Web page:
# Can we find mode of an array without hashmap in un sorted array in O(n) time

Can we find the mode of an array in `O(n)` time without using Additional `O(n)` space, nor Hash. Moreover the data is not sorted?

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define mode of an array –  DarthVader Dec 2 '12 at 19:32
@DarthVader - It's standard terminology. It means the number that occurs most often. There can be more than one. –  Ted Hopp Dec 2 '12 at 19:33
@ShinTakezou The linked question is about sorted arrays. –  Omri Barel Dec 2 '12 at 19:36
yep.. i m sorry.. i meant O(n) time. –  user1540945 Dec 2 '12 at 19:39
If the array is unsorted and you cannot use hashing of any kind, I think this is impossible. See this thread, for example. –  Ted Hopp Dec 2 '12 at 19:40

Just count the frequencies. This is not `O(n)` space, it is `O(k)`, with k being the number of distinct values in the range. This is actually constant space.

Time is clearly linear O(n)

``````//init
counts = array[k]
for i = 0 to k
counts[i] = 0

maxCnt = 0
maxVal = vals[0]
for val in vals
counts[val]++
if (counts[val] > maxCnt)
maxCnt = counts[val]
maxVal = val
``````

The main problem here, is that while k may be a constant, it may also be very very huge. However, k could also be small. Regardless, this does properly answer your question, even if it isn't practical.

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I dont understand what you mean by "this is actually constant space". How? IMO it's still linear only on different variable. and we can say that k <= n –  Honza Brabec Dec 2 '12 at 21:08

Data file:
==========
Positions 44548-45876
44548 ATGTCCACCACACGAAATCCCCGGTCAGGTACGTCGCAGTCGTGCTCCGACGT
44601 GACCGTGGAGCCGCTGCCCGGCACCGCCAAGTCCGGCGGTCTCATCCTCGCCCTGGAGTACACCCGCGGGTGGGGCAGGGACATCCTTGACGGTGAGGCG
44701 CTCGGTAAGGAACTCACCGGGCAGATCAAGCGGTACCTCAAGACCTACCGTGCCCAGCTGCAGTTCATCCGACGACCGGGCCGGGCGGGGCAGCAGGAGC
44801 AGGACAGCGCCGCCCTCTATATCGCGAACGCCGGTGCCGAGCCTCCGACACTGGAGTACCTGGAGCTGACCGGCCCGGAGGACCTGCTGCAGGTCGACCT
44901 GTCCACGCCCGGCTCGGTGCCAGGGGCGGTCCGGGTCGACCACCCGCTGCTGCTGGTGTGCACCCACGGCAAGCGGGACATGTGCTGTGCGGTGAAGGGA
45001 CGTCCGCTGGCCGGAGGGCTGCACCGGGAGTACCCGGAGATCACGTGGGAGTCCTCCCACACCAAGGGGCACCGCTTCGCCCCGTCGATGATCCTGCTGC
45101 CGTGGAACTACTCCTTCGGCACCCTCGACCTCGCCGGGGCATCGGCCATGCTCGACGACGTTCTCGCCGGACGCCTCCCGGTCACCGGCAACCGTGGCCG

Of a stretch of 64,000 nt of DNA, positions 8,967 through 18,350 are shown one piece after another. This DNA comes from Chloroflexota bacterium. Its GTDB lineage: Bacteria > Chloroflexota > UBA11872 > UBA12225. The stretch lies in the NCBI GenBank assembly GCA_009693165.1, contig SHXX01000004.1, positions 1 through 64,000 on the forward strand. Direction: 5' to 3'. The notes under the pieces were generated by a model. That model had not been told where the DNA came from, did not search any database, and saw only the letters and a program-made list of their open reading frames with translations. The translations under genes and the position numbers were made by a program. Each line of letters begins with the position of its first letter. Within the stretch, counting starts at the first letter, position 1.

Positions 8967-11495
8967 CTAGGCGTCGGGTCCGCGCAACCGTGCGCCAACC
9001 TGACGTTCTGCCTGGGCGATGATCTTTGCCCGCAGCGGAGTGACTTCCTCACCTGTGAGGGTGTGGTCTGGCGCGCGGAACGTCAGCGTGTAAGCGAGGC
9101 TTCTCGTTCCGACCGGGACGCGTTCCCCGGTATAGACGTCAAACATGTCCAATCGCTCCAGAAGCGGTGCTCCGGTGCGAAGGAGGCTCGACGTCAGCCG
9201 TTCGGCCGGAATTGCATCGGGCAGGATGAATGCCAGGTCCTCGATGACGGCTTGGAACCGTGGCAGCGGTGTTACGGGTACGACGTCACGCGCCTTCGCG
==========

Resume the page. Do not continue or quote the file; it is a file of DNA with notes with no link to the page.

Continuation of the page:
Because k doesn't change depending on the size of the input n. And no, `k <= n` is not true. For example, if were talking about an array of 32 bit ints, then k = 2^32 regardless of n. n could be 5 and k is still enormous. And, k remains the same if n is 1 trillion. –  rambo coder Dec 2 '12 at 21:17
Oh, now I see how you meant it. Basically the same approach as in counting sort. I thought that you'd create new entries in the memory only when you find a new unique item but that would require a hashmap to run in linear time and that is forbidden so my mistake :) Now there is a problem however if the entries are for example strings of arbitrary length. –  Honza Brabec Dec 2 '12 at 21:58

The problem is not easier then Element distinctness problem1 - so basically without the additional space - the problem's complexity is `Theta(nlogn)` at best (and since it can be done in `Theta(nlogn)` - it is ineed the case).

So basically - if you cannot use extra space for the hash table, best is sort and iterate, which is `Theta(nlogn)`.

(1) Given an algorithm A that runs in `O(f(n))` for this problem, it is easy to see that one can run A and then verify that the resulting element repeats more then once with an extra iteration to solve the element distinctness problem in `O(f(n) + n)`.

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